The highlights of this ancient kingdom include giant obelisks, ancient castles, the Queen of Sheba’s palace and bath, King Ezana’s inscription, King Kaleb’s tomb, King Bazen’s tomb, and the Ark of the Covenant. The ruins of Axum are dominated by giant stelaes, crafted from natural stone. The tallest standing obelisk towers at 23 m, while the largest in the world lies in ruins where it fell. These obelisks are said to mark the sites of royal tombs, and are intricately carved. At the base of the collapsed obelisk, entrances to tombs have been exposed and very few of the underground grave chambers are open to visitors. Before visiting the obelisks, and the tombs that lay within them, a visit to Axum is best started at the St. Mary of Zion Church where it is rumoured to house the Ark of the Covenant, brought to Axum by the Queen of Sheba’s son. It is said, the legendary Queen of the south visited King Solomon in Jerusalem so that he might teach her the Jewish faith. She was seduced by the King and later gave birth to a boy- Solomon’s son, Menelik. After exploring the obelisks and visiting the church, make your way away from town to the Queen of Sheba’s bath, now used by locals. This is a great place to refresh yourself and take in some local everyday life. Since the area is not overrun by tourists, engagement with locals is very easy in this part of Ethiopia.
Casually housed in a small shed, and farther up a hill away from town, we make our way to King Ezana’s inscription. This is a tablet written in multiple languages, showing that people in the Axumite kingdom spoke and wrote in several languages, furthering its claim as a trading powerhouse of the ancient world. At the top of the hill away from town, sits King Kaleb’s tomb and below it, King Bazen’s Tomb- rumoured to be one of the three wise men at Jesus’ birth.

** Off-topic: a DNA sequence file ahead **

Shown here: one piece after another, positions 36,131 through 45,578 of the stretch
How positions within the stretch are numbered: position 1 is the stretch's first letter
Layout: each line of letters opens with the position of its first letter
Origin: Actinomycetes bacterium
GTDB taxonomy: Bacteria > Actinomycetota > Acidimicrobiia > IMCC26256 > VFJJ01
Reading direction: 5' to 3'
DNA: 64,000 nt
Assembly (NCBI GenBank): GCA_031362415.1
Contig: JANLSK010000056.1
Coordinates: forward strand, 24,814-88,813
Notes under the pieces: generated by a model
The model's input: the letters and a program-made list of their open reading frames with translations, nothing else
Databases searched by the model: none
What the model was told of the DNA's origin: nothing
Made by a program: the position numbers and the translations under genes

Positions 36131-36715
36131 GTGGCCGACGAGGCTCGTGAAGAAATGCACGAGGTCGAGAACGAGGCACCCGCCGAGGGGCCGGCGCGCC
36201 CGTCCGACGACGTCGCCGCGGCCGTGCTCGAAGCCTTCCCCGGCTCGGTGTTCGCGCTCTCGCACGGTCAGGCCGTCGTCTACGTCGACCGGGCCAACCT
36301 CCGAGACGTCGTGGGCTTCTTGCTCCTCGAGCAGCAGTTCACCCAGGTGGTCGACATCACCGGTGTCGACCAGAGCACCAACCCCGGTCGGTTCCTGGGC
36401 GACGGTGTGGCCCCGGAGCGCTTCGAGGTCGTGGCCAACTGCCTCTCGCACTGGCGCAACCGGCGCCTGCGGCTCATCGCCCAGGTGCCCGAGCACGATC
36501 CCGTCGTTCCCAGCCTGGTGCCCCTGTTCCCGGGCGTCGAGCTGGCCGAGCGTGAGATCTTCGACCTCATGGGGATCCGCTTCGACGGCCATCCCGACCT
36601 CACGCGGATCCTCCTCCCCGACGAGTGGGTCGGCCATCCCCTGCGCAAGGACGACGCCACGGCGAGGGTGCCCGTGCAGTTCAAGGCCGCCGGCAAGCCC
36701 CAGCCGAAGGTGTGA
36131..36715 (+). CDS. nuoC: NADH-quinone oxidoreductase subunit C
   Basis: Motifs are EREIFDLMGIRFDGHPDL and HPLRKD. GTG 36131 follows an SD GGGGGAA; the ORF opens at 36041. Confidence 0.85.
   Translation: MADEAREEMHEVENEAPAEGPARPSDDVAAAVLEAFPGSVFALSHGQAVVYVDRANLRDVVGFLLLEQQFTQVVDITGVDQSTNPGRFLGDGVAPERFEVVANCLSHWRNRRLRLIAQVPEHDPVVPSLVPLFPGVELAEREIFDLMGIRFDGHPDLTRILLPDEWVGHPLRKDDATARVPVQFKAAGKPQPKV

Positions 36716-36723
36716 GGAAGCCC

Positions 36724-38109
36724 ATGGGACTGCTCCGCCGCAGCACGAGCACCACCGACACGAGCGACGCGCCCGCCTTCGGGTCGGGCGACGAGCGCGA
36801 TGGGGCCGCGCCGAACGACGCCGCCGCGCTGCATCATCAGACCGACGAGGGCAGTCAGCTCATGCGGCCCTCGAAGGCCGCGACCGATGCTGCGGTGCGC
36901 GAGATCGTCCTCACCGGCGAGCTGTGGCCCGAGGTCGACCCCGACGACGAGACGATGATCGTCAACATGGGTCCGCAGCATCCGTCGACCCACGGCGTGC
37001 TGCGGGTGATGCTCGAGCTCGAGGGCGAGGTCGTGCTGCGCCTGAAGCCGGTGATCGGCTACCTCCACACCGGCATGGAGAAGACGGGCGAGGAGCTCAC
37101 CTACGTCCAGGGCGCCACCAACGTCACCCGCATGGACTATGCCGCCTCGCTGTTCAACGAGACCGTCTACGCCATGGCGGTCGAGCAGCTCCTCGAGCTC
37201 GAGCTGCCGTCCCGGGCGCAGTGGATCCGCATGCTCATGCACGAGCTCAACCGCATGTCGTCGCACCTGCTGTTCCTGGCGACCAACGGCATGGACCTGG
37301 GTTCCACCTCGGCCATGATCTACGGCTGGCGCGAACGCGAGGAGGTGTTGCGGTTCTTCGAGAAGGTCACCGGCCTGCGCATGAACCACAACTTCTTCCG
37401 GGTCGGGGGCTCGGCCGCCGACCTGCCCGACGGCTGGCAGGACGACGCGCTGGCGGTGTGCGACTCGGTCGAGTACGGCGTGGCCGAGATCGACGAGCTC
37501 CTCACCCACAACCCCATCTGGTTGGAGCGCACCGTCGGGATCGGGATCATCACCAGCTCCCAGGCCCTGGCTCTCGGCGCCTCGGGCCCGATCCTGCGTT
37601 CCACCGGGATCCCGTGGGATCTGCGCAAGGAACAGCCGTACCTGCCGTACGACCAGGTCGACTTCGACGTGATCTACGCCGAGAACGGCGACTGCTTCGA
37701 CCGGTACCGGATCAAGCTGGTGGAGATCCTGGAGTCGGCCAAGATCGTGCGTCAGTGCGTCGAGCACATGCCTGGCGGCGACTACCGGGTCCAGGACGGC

End your walk about Axum at The Palace of the Queen of Sheba. Located in the western part of Axum, the palace is across the street from the Guduit Staele field, where you explored the obelisks and tombs of ancient kings.
Remaining the capital of the Ethiopian Church, Axum s a clean, well kept town with cobbled streets and attractive flame trees providing shade throughout. Exquisite art is housed inside churches, hidden behind beautifully intricate tapestries. Getting around in a Bajaj, blue three wheeled motorized rickshaws, is the best way to see Axum.
What to Eat
While bombing around the sites in your Bajaj, ask your driver about tasting Ful. This spicy tomato and bean dish topped with yogurt and scrambled eggs is served with crusty bread and is a must have when visiting the area.
Visit Antica Traditional, a local spot where food and drink are flowing, while music and dance is in abundance. On the outside this may seem like a perfect spot for tourists, but you will find that locals arrive here in abundance to enjoy the food, drink, and festivities.